Interview: What drives Senator Jeff Merkley

“We need to use every tool we have to reclaim our country,” U.S. Senator Jeff Merkley told me during his latest visit to Des Moines. “We are at the verge of a tipping point, and maybe we’re almost past it, in which the power of the mega-wealthy is so profound that we can’t tip the balance back in to we the people.”

The senator from Oregon spent much of Labor Day weekend in central Iowa supporting Democratic candidates for the state legislature. His fifth trip here since the 2016 election won’t be his last: he will be a featured speaker at the Polk County Steak Fry later this month. During our September 2 interview, I asked Merkley about the most important matters pending in the U.S. Senate, prospects for Democrats in November, and his possible presidential candidacy.

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Democrats squandered best chance to help DREAMers

While many Americans enjoy a peaceful Christmas with loved ones, hundreds of thousands of “DREAMers” who have lived in this country since childhood risk losing everything unless Congress acts before March 2018.

Democrats in the U.S. House and Senate, including Iowa’s Representative Dave Loebsack, just blew their best chance to provide some form of permanent legal status to these victims of a broken immigration system.

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A year's worth of guest posts, plus tips for guest authors

One of my blogging new year’s resolutions for 2016 was to publish more work by other authors, and I’m grateful to the many talented writers who helped me meet that goal. After the jump I’ve linked to all 140 guest posts published here last year.

I encourage readers to consider writing for this site in 2017. Guest authors can write about any political issue of local, state, or national importance. As you can see from the stories enclosed below, a wide range of topics and perspectives are welcome here.

Pieces can be short or long, funny or sad. You can write in a detached voice or let your emotions show.

Posts can analyze what happened or advocate for what should happen, either in terms of public policy or a political strategy for Democrats. Authors can share first-person accounts of campaign events or more personal reflections about public figures.

Guest authors do not need to e-mail a draft to me or ask permission to pursue a story idea. Just register for an account (using the “sign up” link near the upper right), log in, write a post, edit as needed, and hit “submit for review” when you are ready to publish. The piece will be “pending” until I approve it for publication, to prevent spammers from using the site to sell their wares. You can write under your own name or choose any pseudonym not already claimed by another Bleeding Heartland user. I do not reveal authors’ identity without their permission.

I also want to thank everyone who comments on posts here. If you’ve never participated that way, feel free to register for a user account and share your views. If you used to comment occasionally but have not done so lately, you may need to reset your password. Let me know if you have any problems registering for an account, logging in, or changing a password. My address is near the lower right-hand corner of this page.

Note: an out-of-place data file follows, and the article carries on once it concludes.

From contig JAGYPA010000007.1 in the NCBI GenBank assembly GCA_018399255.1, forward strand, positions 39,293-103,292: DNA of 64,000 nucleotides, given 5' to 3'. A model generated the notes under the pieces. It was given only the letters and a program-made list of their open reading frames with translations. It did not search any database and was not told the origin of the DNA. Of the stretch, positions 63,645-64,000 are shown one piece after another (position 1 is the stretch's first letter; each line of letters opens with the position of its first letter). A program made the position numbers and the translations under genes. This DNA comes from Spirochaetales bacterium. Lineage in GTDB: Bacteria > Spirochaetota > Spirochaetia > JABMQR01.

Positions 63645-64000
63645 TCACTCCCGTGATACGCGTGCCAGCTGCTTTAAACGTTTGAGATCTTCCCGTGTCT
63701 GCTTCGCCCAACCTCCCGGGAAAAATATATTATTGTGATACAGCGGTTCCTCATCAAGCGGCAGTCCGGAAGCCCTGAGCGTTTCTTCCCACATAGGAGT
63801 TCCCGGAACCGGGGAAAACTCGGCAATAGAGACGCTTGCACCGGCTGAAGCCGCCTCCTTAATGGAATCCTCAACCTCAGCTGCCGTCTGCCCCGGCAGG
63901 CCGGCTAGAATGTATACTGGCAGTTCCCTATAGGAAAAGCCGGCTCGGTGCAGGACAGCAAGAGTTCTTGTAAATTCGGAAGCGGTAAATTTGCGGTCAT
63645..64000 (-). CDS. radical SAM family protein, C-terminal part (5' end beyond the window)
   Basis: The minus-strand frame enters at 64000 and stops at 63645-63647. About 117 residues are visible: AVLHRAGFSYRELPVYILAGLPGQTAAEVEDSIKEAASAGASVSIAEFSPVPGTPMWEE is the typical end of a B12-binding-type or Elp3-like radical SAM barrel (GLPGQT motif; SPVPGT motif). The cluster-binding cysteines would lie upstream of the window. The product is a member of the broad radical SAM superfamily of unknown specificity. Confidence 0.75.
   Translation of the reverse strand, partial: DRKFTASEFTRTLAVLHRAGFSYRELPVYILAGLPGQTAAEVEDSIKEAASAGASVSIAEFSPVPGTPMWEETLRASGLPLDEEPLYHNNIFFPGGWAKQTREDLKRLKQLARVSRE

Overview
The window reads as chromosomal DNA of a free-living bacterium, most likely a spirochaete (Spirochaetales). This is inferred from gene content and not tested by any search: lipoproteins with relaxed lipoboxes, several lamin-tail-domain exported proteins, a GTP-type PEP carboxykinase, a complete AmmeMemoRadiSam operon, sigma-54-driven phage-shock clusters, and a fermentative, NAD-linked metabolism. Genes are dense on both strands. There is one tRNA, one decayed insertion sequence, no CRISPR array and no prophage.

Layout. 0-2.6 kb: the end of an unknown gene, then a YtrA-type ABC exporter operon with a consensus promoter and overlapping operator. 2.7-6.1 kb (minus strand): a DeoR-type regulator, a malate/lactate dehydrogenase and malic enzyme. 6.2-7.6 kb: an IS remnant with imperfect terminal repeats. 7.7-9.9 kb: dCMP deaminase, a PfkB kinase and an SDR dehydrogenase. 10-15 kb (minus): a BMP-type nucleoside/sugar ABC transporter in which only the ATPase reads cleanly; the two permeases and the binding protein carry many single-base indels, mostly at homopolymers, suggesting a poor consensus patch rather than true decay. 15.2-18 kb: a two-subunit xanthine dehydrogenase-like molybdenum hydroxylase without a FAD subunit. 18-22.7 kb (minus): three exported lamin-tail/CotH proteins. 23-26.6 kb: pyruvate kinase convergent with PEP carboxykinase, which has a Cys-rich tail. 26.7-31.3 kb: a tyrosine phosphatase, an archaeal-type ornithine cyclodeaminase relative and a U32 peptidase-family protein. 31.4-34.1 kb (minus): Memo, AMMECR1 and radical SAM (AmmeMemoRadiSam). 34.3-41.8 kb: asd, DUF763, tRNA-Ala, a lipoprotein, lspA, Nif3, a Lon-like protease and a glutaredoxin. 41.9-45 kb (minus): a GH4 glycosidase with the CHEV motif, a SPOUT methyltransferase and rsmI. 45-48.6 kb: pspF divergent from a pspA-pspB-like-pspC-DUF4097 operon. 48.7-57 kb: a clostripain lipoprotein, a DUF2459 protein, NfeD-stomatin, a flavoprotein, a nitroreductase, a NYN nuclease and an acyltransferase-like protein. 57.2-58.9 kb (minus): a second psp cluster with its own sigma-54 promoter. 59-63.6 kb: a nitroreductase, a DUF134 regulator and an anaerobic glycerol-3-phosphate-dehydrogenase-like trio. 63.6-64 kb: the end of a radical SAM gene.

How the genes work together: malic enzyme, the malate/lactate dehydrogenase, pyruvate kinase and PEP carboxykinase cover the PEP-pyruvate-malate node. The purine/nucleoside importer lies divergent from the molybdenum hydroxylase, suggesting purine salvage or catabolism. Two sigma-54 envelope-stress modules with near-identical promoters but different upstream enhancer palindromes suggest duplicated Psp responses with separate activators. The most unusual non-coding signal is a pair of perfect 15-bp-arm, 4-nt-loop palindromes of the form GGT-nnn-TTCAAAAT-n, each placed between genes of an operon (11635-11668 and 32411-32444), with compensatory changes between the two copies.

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Takeaways from the Tim Kaine/Mike Pence VP debate

The latest revelations about Iowa State University President Steven Leath’s use of university aircraft took up more of my brain space on Tuesday than the only debate between vice presidential nominees Tim Kaine and Mike Pence. Most voters make up their minds on the presidential candidates, not the running mates, and the debate wasn’t exactly gripping television. My mind wandered so much that I didn’t even notice when Pence made up a Russian proverb. (Later, I dragged out my Russian-English dictionary of idioms and can now confirm there is no traditional saying along the lines of “the Russian bear never dies, it just hibernates.”)

This thread is for any thoughts about the Kaine/Pence skirmish. Like many commentators, I felt that Pence performed better as a debater. He appeared calm, while Kaine was over-excited and too eager to interrupt with scripted talking points. However, Kaine struck me as more effective, because:

• He stopped Pence from getting into a groove that could be used for Trump campaign clips.

• He kept bringing up statements or actions by Donald Trump that Pence denied or was reluctant to defend. Meanwhile, the Republican absurdly claimed Hillary Clinton is running the “insult-driven campaign.”

• He cited Trump’s offensive comments about Mexicans and an Indiana-born federal judge so many times that Pence eventually complained in a memorable exchange, “Senator, you whipped out that Mexican thing again.”

• He repeatedly brought up Trump’s ties to Russia, while Pence took the surreal position of blaming President Barack Obama and Clinton for supposedly encouraging Russian aggression. (Earth to Pence: which presidential candidate has floated the idea of recognizing the annexation of Crimea and not defending our NATO allies?)